Review Summary: Lost in the undertow, with no-one near to lend a hand.
Post-hardcore has always possessed a penchant for the grandiose, be it through splendid technicality or towering song structures. Irrespective of methodology, the focus was always on something epic, something that couldn’t already be found in a factory-made hardcore album: a record that dismantled and extended beyond genre confines—that veritable brick wall of stereotypes. Failed Gods
is the sound of a roaring stream bursting through the dam that desperately tried to contain it, each crash against the river’s banks reverberating deep underground. Despite the strength of that imagery and the evident confidence of Sparrows on their third full length effort, the accomplishments made on this disc paradoxically arise from a sense of consistent unease. The Toronto collective ebbs and flows amidst the turbulent waters left in their wake. Moments of supposed calm are contrasted by ominous instrumentals and a vulnerable vocal performance that perpetuate this anxious atmosphere, whereas explosive crescendos unearth absolute vitriol spat out in a manner far from nervous. Restraint and aggression, portrayed with commendable emotional grit, power the heart of Failed Gods
and send it rampaging around the landscape.
Conducted through a classical framework of post-rock, Sparrows define their work by the orchestration of climactic moments and the journeys crafted to reach them. Slower-paced forays characterize the record, their gradual gait allowing for the near-tangible turmoil to sink under the skin. More often than not, the band is willing to terminate individual tracks in violent outbursts as if they were the primary source of anger—consider how “Repose” erupts in a melodic tremolo supported by thunderous rhythm contributions until the tempo suddenly ramps up, and the guitars regress to their dissonant beginnings, slowly being torn down in a shower of static. The lion’s share of entries on Failed Gods
introduce themselves similarly in guises of gentle strumming to create that tense ambiance. String instruments stab through the fragile cover, yet they hold off until launching one final assault. Traversing “No One Gets Past Four” outlines this route immaculately: the ever-present bass lingers as cleans vocals drift along, the heavy scale of all included elements elongating the rather brief duration of just under four minutes. As the closing seconds near, Sparrows amp up the intensity to startling levels, guitars acting more like conduits of a grave warning as visceral screams rise above an all-consuming discord of colossal riffs. Listeners are plunged into darkness, carried under the ferocious current, melody appearing sporadically between exhibitions of foreboding, devastating guitar passages.
When the halfway point of the album comes about at “Black Gold,” this post-rock strategy starts to feel formulaic; tunes are seemingly set on the same pathways without too much divergence in their progressions. Frequently, the sheer weight of the climaxes included are enough to dissuade doubts, but the absence of variation in that structuring can cause uncomfortable deja-vu for the audience. That being said, Sparrows do not always abide by the domineering musical ideology behind Failed Gods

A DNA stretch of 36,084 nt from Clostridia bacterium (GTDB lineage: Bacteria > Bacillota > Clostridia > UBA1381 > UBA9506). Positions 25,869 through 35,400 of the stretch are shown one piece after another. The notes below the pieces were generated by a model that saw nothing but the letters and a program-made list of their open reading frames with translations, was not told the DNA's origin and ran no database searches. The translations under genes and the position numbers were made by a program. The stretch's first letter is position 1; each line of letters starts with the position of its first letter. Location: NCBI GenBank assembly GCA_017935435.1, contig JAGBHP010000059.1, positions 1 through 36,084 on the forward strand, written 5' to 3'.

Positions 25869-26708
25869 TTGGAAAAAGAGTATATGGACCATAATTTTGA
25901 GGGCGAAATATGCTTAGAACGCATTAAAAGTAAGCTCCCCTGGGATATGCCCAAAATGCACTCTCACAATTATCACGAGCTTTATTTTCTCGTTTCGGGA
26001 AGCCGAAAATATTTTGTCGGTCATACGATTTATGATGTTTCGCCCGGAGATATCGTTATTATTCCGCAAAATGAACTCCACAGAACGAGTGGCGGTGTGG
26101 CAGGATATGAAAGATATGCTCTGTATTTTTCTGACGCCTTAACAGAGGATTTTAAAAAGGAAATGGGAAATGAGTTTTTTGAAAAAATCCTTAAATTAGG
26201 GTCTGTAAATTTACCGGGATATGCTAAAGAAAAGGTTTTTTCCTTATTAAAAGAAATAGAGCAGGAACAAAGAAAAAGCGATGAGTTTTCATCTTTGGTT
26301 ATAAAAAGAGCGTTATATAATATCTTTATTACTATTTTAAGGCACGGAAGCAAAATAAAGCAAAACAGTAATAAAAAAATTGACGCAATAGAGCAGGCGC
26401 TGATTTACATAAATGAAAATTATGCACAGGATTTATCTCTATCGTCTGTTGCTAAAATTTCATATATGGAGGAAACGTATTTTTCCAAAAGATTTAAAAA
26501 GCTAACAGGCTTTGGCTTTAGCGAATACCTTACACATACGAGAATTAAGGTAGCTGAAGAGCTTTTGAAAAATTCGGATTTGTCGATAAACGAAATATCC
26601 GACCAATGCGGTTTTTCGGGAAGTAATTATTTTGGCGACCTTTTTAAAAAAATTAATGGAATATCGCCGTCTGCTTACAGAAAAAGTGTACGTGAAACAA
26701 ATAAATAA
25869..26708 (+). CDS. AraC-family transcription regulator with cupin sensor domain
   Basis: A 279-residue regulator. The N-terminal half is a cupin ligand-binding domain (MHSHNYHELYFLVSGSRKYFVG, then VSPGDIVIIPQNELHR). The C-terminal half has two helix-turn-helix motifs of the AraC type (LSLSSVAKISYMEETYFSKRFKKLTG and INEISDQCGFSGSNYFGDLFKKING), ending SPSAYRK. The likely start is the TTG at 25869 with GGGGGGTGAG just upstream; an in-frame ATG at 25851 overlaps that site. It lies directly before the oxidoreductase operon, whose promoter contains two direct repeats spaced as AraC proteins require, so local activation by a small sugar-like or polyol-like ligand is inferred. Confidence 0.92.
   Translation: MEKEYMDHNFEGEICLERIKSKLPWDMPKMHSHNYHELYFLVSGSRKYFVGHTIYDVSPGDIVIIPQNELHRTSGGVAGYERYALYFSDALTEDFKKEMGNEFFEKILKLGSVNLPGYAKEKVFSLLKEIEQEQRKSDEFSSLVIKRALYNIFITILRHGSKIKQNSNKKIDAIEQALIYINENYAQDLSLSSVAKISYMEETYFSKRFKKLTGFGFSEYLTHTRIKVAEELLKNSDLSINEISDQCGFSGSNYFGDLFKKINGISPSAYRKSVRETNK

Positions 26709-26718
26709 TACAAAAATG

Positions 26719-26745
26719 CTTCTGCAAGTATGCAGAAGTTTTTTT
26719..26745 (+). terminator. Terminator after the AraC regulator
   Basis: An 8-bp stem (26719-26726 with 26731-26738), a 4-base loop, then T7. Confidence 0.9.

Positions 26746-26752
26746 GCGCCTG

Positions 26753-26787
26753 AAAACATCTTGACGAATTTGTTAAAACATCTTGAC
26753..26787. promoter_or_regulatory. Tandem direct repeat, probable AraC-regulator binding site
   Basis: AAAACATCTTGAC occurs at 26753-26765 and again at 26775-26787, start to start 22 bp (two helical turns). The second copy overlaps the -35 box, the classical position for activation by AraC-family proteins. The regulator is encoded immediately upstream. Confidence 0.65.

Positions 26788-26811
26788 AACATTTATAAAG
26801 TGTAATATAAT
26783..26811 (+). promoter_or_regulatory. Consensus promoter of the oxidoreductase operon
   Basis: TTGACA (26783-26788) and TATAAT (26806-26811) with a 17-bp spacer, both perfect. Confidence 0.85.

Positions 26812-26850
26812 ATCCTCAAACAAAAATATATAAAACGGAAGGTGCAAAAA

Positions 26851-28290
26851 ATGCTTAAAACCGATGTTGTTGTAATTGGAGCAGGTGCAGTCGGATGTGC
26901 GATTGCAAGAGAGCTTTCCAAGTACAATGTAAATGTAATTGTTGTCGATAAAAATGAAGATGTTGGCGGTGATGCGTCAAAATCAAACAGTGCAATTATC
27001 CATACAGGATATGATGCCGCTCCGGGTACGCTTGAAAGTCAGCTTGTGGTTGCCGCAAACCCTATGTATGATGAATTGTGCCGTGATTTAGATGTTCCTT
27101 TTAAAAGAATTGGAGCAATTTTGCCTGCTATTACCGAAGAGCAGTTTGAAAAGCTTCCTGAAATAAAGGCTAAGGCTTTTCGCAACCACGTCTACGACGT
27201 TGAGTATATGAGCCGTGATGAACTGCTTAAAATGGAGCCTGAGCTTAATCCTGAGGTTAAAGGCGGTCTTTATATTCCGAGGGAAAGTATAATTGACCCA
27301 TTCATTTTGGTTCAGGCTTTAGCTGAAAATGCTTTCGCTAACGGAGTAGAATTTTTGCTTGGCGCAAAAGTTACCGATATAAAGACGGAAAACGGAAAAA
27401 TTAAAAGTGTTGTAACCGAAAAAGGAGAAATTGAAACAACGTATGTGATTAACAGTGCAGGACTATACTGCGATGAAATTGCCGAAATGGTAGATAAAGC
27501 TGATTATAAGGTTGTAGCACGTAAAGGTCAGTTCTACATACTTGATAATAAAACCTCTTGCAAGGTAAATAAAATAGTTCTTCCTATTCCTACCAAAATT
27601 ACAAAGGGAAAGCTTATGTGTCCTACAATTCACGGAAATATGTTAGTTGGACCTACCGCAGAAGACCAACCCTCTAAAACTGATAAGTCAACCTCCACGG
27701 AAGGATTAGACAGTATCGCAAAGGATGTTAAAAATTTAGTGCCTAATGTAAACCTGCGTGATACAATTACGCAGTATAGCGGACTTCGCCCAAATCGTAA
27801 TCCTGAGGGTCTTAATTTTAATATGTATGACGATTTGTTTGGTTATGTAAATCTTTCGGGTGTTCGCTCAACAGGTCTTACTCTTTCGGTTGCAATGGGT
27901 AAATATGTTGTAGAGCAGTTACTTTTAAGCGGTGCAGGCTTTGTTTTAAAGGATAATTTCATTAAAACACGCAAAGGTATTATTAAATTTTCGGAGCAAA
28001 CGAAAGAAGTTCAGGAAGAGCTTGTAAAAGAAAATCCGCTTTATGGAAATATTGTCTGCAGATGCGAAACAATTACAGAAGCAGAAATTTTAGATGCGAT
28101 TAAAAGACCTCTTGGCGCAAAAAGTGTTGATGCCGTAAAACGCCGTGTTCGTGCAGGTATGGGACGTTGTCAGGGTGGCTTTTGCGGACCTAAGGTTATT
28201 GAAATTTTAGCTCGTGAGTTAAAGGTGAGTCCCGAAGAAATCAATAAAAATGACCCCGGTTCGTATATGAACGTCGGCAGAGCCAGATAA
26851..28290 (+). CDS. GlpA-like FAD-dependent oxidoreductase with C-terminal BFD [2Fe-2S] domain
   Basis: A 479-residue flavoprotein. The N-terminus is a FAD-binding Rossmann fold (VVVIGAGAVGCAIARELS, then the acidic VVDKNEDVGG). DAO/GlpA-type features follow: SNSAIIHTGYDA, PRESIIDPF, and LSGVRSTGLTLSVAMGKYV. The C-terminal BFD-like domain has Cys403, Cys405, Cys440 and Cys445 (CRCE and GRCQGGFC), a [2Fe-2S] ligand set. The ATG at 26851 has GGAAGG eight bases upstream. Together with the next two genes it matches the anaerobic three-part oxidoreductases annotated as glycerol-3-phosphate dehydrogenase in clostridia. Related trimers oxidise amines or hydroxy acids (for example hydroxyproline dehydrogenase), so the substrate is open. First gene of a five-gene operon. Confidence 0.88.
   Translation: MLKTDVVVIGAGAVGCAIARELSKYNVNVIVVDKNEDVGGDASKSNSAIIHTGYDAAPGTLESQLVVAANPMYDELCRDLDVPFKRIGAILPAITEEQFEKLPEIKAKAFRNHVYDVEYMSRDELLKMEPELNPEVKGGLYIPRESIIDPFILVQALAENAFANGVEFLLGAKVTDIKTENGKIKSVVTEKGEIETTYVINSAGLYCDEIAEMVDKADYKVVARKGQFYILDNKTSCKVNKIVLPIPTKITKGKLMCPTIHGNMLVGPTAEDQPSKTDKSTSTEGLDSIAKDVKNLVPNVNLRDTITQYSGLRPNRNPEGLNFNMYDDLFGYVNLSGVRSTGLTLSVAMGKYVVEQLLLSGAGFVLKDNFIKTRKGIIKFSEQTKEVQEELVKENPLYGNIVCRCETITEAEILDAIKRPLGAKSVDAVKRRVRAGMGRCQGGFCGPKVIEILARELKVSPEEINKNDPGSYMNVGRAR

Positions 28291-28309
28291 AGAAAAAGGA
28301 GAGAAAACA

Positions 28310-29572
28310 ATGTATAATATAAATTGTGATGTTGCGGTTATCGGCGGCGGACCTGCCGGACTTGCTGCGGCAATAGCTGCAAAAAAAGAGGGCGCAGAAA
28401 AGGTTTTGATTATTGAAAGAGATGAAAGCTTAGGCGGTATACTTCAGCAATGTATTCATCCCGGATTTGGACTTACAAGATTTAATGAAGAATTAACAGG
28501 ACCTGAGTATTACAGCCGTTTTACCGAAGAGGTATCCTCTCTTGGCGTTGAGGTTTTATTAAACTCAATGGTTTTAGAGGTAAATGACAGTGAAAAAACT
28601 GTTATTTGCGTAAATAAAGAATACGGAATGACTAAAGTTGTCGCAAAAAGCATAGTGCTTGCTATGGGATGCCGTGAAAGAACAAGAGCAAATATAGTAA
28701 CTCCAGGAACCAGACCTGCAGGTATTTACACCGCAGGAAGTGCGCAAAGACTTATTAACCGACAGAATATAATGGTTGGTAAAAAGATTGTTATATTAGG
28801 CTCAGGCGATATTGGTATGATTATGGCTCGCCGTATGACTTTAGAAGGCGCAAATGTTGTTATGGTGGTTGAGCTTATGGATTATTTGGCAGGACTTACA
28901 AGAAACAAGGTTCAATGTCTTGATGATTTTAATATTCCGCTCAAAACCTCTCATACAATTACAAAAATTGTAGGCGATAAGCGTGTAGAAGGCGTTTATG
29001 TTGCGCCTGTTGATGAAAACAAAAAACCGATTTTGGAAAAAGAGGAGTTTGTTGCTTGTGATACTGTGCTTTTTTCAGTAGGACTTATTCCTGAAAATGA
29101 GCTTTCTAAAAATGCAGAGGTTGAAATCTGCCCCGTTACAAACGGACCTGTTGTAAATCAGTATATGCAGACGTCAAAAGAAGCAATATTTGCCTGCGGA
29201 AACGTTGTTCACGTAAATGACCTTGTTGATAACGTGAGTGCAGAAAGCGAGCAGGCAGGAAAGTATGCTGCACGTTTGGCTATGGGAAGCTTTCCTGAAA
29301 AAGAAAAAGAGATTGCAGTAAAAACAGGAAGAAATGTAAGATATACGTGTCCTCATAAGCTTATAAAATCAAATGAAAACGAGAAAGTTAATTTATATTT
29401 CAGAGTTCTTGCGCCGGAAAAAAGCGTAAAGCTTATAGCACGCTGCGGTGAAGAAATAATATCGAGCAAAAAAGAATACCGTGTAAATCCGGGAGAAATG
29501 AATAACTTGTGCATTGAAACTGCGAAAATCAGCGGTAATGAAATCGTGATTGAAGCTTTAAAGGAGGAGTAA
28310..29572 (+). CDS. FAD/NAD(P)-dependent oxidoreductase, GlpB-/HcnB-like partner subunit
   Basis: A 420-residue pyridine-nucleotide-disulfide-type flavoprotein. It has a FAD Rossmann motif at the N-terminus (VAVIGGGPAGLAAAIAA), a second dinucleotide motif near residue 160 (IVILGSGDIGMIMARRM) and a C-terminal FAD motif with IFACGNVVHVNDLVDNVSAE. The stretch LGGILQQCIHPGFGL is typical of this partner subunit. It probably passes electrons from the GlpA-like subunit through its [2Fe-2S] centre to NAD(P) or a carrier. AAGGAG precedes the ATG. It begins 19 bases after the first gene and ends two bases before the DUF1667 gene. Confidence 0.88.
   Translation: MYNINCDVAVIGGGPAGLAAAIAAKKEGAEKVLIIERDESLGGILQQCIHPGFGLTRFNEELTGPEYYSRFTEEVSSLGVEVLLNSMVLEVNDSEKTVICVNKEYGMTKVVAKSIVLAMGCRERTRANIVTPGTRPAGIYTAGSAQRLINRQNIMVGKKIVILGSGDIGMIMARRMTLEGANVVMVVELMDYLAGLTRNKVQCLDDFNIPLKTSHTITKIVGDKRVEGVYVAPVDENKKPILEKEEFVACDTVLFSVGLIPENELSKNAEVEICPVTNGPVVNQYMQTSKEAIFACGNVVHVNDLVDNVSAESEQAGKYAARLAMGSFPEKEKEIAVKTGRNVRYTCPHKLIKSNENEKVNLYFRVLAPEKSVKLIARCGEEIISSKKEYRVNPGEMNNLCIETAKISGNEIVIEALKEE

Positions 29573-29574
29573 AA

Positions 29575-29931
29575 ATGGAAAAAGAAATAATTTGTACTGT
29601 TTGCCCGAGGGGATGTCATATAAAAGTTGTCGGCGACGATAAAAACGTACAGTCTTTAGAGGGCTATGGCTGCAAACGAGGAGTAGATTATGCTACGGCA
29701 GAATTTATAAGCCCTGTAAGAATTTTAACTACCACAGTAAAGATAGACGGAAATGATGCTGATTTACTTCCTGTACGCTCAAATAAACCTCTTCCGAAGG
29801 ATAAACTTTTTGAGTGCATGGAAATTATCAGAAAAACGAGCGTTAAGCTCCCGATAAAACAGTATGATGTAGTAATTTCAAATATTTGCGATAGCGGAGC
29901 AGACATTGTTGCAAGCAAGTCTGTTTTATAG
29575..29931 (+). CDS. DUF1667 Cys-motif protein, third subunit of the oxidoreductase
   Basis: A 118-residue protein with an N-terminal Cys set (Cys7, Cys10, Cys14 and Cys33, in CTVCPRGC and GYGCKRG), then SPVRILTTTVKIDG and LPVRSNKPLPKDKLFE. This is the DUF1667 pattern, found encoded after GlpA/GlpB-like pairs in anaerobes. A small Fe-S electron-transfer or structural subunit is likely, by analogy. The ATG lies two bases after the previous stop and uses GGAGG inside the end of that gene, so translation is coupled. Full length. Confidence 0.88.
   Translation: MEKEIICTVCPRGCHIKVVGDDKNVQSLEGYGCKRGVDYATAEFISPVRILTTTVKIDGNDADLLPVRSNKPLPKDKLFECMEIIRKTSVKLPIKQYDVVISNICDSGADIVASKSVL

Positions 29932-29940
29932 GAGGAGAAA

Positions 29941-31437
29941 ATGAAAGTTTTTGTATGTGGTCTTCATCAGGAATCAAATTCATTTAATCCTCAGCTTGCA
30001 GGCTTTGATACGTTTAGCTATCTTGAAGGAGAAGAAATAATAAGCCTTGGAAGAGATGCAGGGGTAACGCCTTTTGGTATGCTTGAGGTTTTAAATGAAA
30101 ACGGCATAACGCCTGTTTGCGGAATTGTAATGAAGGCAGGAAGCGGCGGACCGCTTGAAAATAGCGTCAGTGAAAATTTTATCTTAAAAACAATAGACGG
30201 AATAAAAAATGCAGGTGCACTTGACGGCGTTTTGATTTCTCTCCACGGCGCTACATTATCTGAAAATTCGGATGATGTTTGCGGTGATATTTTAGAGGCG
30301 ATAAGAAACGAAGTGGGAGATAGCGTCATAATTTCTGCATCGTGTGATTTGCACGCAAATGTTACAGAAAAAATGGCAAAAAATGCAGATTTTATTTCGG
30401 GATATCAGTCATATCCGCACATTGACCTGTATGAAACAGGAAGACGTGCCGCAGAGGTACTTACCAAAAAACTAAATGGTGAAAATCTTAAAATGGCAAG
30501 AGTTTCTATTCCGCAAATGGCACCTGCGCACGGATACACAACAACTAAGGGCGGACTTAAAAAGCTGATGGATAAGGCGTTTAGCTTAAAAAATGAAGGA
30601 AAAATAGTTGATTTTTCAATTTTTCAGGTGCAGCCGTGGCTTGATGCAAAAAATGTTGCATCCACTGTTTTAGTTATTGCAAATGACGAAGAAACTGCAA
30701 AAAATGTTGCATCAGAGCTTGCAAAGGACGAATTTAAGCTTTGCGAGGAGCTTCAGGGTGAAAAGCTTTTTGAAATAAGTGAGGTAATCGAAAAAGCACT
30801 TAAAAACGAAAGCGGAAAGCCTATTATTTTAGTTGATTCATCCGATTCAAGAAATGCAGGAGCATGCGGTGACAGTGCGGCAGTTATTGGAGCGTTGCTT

and are certainly capable of going straight for the jugular. True opening number “No Masters” is set off running by frantic cymbal-crashing and a rapid bass riff, commanding clean singing and haunting screams dueling underneath an ominous atmosphere. Later comes the spiteful, cynical vocal performance that announces the approach of “Fifth Helena Drive,” which again features immense percussion additions acting as a guide for the crew to follow, all the same being able to act as the ultimate strike to hammer home the heaviness of Failed Gods
’ massive sound. Both examples, regardless of immediate audial attacks, unsurprisingly fade from existence in a beautiful, albeit destructive peak of force—all those moments where Sparrows throw out everything they can at whoever lends an ear.
It cannot be overstated how incredible Failed Gods
is to behold when it is in full swing. Allegations of a standard tactic are not baseless and it can’t be helped to notice this particular musical identity isn’t exactly unique. Though it’s equally impossible to ignore the passion emitting from the members of Sparrows, all of whom are heard adding their individual touch to the album’s personality. The harrowing nature of beastly tracks akin to “An Honest Coward” make Failed Gods
an uncompromisingly brutal experience. The concluding number’s finale feels larger than life, collapsing instrumentals caving in around a fading series of screams that desperately try to unburden their dire message. Even “An Expiry, In Years,” the only time Sparrows refrain from demolishing serene plucking, is thoroughly drenched in a despondent mood. There’s no levity to be discovered within the forty-five minutes of crippling despair presented by this release, perhaps making it an album difficult to love—the audience has to pay the cost of sacrificing their joy to succumb to the waves. As defeatist as that may read, it is described with the best intentions in mind; Failed Gods
rewards those prepared to submerge into a world of discordance, a realm where light cannot reach. The immense wall of noise erected by Sparrows produces awe, fear, and even a sense of gorgeousness in how everything falls apart. It’s the soundtrack to drowning, and it couldn’t be more thrilling.